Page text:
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Little Owl
Athene noctua

Last edited: October 2nd 2019

Little Owl

Little Owl - Athene noctua

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Short description of Athene noctua, Little Owl

This owl is little more than half the height of the familiar tawny owl. The upperparts are brown, spotted with white, and the breast is whitish with heavy brown streaking. Low white brows and staring yellow eyes create a characteristically fierce expression. Flight is fast and deeply undulating.

Impact summary: Athene noctua, Little Owl

The long-established nature and relative stability of the population means that its impacts on native wildlife can no longer be determined. Most observers believe that these impacts were negligible.

Habitat summary: Athene noctua, Little Owl

The little owl is essentially a bird of farmland, where it reaches highest density in lowland areas with many old trees. Tree holes provide most nest sites but the species can nest also in deserted buildings and in rabbit holes.

Overview table

Environment Terrestrial
Species status Non-Native
Native range Europe, Asia-Temperate, Northern Africa, Northeast Tropical Africa
Functional type Predator
Status in England Non-Native
Status in Scotland Non-Native
Status in Wales Non-Native
Location of first record Walton Hall, Yorkshire
Date of first record 1842

Origin

The species is native very widely across the Palaearctic, north to Denmark, Latvia and Mongolia and south to the Sahara Desert, Ethiopia and Yunnan. Related species replace it in the Americas and in the Oriental region.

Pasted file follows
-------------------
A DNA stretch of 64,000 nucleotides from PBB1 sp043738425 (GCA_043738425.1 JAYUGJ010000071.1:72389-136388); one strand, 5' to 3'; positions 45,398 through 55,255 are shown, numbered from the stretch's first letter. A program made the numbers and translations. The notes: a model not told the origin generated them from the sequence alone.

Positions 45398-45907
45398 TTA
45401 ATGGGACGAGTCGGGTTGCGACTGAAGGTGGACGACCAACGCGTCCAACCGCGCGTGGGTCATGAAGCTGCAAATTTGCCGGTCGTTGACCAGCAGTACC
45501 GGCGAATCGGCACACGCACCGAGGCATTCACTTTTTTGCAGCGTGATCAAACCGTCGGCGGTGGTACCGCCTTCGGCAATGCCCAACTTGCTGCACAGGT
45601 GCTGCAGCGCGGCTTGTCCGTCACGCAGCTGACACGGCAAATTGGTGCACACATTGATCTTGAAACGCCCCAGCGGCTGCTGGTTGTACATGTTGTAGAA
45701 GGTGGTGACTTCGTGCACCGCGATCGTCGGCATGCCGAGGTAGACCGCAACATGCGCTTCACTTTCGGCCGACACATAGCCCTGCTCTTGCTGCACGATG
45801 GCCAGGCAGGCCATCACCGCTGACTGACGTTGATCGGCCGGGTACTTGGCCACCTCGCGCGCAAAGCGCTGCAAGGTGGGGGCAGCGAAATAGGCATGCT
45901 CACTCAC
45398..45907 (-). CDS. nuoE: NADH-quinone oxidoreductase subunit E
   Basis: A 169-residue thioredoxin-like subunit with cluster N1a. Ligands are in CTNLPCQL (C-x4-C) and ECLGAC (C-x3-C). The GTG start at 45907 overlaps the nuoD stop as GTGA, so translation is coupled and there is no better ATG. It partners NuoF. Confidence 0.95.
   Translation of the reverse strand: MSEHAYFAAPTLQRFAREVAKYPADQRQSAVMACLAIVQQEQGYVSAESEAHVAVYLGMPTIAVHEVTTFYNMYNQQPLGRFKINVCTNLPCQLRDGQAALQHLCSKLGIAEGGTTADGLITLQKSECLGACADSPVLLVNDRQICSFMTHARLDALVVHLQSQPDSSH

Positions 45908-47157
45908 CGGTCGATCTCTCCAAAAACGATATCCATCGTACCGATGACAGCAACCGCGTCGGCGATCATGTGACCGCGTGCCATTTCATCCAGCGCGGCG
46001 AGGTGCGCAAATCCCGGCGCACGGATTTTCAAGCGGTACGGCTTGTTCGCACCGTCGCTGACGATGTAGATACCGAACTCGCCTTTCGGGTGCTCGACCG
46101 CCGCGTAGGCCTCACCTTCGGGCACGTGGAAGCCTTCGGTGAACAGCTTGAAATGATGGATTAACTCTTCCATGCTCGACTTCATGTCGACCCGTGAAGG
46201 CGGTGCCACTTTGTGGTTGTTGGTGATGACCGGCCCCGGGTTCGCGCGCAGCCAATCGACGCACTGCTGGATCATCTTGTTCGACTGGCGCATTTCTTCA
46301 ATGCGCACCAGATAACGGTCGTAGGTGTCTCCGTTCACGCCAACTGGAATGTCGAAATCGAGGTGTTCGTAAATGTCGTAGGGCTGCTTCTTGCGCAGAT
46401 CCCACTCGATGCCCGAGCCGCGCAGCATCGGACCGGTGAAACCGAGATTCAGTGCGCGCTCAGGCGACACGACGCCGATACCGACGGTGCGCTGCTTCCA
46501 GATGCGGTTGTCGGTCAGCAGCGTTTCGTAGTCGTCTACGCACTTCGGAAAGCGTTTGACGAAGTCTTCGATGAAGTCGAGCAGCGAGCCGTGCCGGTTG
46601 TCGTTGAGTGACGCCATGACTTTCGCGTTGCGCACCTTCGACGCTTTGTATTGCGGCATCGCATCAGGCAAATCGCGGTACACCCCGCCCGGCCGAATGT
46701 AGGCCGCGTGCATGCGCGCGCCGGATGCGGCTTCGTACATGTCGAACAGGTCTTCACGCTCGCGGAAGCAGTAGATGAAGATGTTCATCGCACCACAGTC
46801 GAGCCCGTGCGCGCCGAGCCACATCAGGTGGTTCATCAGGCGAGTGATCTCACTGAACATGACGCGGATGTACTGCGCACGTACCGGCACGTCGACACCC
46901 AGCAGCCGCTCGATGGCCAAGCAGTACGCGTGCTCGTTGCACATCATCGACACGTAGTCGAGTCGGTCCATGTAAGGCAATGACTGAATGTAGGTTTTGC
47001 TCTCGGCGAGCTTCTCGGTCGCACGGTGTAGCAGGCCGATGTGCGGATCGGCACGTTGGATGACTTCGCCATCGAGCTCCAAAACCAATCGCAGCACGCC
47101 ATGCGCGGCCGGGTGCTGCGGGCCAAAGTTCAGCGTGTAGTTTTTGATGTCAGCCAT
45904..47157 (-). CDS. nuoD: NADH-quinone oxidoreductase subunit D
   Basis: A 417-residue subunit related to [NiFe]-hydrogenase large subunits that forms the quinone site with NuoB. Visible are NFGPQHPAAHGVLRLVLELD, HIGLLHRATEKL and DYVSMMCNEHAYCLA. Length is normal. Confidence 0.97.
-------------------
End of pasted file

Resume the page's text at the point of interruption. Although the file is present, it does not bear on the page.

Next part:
First Record

The first releases of little owls are thought to have been in Yorkshire in 1842 but later releases from 1874 in Kent and 1888 in Northamptonshire were the first to establish viable populations.

Pathway and Method

The species was deliberately introduced to GB, probably for reasons of pest control. There was rapid natural spread from several of the sites of introduction. The birds successfully introduced to Northamptonshire were brought from the Netherlands.

Species Status

The species is thought to have a stable population globally and is of least conservation concern. Apart from GB, the only other known non-native population is in South Island, New Zealand.

Dispersal Mechanisms

Little owl is not a migratory species and, for a bird, has slow dispersal and a great reluctance to cross open water. Birds released in Northamptonshire during 1888-90 are believed to have spread to Rutland by 1891 and Bedfordshire by 1892.

Reproduction

Little owls are strongly territorial, hole-nesting birds. Nests are normally in trees but can also be in disused buildings or underground, for example in rabbit burrows.

Known Predators/Herbivores

Resistant Stages

Habitat Occupied in GB

Environmental Impact

In New Zealand, little owls are a major predator of the endangered Cromwell chafer beetle Prodontria lewisi, and may limit its population. Its largely non-overlapping distribution there with the small native owl Ninox novaeseelandiae suggests there may be competitive exclusion, though this may be driven more by habitat preferences than direct interactions. There are no birds of similar ecology in GB and little owl is not a significant predator of other birds. Interactions with native invertebrates are likely, however, but unknown.

Health and Scoial Impact

None known.

Economic Impact

None known.

Identification

Biology, ecology, spread, vectors

Management and impact

Thomas, A.C.W. 2013. Little owl. In Miskelly, C.M. (ed.) New Zealand Birds Online. www.nzbirdsonline.org.nz

General

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Map of the UK with areas shaded to show the UK distribution

Distribution map

View the Distribution map for Little Owl, Athene noctua from NBN Atlas